“While not a terribly attractive apple, its taste warrants its inclusion in any apple collection.”

On the other hand, I thought these apples were quite attractive. (I just don’t remember right off hand which they were. They might have been Rome Beauty.)

Phoebe and Theo spent some time impersonating bags of apples for sale. Attractive as they were, they proved tricky to photograph in the low light. (They were constantly in motion.) In the end, I didn’t end up with any one great photo, but the sequence rather amuses me.

How do you like them apples?

Fall has fallen here in the northern hemisphere, and in my neck of the woods, this means it’s apple-picking season.¹ Which seems like as good a reason as any to pick apples for this week’s Themed Things Thursday.

  1. Apple of my eye. An expression meaning one who is most dear to the speaker.
  2. cortland_apple.jpg

  3. The Big Apple. A nickname for New York City. One source identifies its origins from usage by African-American stablehands at a New Orleans racetrack in the 1920s. (Wikipedia says it was first used by touring jazz musicians in the 1930s.)
  4. Snow White. A fairytale in which a girl falls asleep after eating a poisoned apple.
  5. An apple a day keeps the doctor away. A saying suggesting that eating apples is good for the health. I found a bit on origins of the saying:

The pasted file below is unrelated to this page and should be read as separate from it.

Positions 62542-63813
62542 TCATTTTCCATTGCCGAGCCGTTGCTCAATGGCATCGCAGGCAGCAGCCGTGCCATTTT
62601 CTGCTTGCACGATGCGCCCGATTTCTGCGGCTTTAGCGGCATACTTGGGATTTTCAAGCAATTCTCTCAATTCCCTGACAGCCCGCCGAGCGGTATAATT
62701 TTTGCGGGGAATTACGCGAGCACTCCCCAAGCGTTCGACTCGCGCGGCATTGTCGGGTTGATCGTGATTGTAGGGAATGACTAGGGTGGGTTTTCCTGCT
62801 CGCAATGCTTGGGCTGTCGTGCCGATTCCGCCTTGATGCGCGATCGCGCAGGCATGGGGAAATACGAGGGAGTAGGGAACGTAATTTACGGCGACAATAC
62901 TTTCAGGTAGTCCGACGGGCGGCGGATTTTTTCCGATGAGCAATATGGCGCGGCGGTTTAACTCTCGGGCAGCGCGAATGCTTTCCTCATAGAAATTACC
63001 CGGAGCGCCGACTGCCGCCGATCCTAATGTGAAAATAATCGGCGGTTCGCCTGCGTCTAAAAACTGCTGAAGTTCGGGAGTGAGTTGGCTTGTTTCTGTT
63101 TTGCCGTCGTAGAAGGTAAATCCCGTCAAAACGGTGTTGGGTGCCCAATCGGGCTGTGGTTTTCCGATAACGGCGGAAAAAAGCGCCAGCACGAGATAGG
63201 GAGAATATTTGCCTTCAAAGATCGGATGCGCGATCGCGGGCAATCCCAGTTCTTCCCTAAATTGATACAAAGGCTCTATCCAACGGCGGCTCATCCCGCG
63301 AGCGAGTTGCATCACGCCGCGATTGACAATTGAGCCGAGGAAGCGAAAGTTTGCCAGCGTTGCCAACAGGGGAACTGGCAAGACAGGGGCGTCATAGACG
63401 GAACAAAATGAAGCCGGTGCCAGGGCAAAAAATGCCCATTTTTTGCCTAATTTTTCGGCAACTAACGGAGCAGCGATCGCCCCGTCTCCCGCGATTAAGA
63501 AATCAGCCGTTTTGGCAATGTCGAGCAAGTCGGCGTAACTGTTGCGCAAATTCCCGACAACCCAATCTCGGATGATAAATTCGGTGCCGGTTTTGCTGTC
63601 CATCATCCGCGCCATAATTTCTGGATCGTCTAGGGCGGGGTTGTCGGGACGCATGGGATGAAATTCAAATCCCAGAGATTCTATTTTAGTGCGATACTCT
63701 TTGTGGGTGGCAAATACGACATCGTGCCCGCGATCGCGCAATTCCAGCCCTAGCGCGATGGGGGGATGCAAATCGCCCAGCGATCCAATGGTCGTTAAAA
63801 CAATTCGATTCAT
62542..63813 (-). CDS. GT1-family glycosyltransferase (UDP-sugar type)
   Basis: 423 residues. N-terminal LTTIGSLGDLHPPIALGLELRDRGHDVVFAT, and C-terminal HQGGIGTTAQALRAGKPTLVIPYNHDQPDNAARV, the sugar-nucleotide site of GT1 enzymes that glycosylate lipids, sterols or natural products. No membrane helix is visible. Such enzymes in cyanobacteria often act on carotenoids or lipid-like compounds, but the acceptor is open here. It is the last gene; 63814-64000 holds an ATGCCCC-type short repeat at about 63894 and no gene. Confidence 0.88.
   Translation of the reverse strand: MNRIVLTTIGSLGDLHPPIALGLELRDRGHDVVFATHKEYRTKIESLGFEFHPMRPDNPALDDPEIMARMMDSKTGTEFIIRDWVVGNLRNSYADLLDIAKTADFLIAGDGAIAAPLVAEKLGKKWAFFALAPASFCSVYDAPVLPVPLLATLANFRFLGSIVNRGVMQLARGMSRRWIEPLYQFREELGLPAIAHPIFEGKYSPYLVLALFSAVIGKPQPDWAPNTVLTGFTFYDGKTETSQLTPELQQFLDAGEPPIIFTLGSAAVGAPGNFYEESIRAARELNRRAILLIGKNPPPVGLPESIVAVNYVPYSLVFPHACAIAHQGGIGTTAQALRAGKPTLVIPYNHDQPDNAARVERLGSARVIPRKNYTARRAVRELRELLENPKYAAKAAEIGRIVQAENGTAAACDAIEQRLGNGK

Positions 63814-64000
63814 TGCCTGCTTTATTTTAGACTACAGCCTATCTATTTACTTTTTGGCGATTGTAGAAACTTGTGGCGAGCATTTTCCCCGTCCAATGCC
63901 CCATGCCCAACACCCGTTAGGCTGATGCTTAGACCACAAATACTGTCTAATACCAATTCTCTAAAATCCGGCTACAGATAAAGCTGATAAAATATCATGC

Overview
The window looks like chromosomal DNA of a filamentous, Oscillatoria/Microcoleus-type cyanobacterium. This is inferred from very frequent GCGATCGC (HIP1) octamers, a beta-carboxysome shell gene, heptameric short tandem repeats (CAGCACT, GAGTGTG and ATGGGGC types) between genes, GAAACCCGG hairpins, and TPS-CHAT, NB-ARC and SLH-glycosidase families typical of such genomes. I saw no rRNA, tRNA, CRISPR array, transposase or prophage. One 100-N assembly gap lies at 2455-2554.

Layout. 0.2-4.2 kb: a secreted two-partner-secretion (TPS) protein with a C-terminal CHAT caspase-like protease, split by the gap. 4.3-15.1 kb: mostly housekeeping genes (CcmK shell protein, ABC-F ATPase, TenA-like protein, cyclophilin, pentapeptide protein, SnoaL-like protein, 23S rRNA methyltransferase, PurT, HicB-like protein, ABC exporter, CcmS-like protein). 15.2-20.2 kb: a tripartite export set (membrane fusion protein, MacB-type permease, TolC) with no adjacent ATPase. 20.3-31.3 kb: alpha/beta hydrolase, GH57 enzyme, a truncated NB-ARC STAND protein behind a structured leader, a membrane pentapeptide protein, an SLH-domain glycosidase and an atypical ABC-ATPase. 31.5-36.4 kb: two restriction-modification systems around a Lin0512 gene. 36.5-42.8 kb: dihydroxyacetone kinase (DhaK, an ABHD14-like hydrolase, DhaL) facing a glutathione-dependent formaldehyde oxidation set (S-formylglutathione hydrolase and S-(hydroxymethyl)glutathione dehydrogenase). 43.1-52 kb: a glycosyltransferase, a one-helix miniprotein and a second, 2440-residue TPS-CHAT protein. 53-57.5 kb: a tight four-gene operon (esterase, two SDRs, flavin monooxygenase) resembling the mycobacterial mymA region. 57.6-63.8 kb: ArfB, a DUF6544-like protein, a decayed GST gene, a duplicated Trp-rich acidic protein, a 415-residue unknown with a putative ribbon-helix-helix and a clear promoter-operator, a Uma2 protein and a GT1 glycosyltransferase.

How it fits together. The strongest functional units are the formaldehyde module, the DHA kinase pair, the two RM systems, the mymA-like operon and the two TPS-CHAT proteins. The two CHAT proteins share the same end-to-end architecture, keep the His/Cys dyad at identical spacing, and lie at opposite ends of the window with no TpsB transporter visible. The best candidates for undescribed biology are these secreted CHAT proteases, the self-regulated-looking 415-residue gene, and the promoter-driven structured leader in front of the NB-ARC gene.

From “Random House Dictionary of Popular Proverbs and Sayings” by Gregory Y. Titelman (1996): “An apple a day keeps the doctor away. Eating fruit regularly keeps one healthy. First found as a Welsh folk proverb (1866)” ‘Eat an apple on going to bed,/ And you’ll keep the doctor from earning his bread.’ First attested in the United States in 1913…”

  6. Adam’s apple. A bump on the front of the neck, tending to me more prominent in adult males, from the “forward protrusion of the thyroid cartilage.” Likely nicknamed based on the Biblical story of Eve giving an apple to Adam.
  7. archibald_apple_tree.jpg

  8. Newton’s apple. A falling apple (which may or not have bonked him on the head) may or may not have contributed to Newton’s theory of universal gravitation.
  9. The apple doesn’t fall far from the tree. An expression meaning that the offspring will often turn out like the parent(s).
  10. Johnny Appleseed. An American folk hero famed for planting lots of apple trees.
  11. Apple Inc.² A company. Makes computers. One line of which is named after a type of apple, the macintosh. Has a logo shaped like an apple_rainbow.jpgapple_clear.jpg
    apple with a bite out of it. Has a variety of iProducts: iMac, iPod, iPhone, iCup
  12. An apple for the teacher. An apple is known in the US as traditional gift to give to a teacher. (The fruit, not the computers. But I bet most teachers would appreciate getting an Apple.) Has (probably) led to apples showing up on greeting cards and coffee mugs as symbols of the teaching profession (along with rulers, blackboards and squid). (No wait, scratch that last one. I was just checking to see if you were still reading this.)


¹ We live in an area with many apple orchards, and Phoebe even got to go apple picking with her daycare last week. I hope we’ll get to go together some time this year. Late October last year, we went to a nearby orchard that grows over 50 varieties of apples. Pick-your-own season was past, so our experience was less about apple picking than apple choosing. But it was still fun. And the apples were yummy.

² I read that Apple Inc. officially dropped “Computers” from its name earlier this year. I hadn’t even noticed.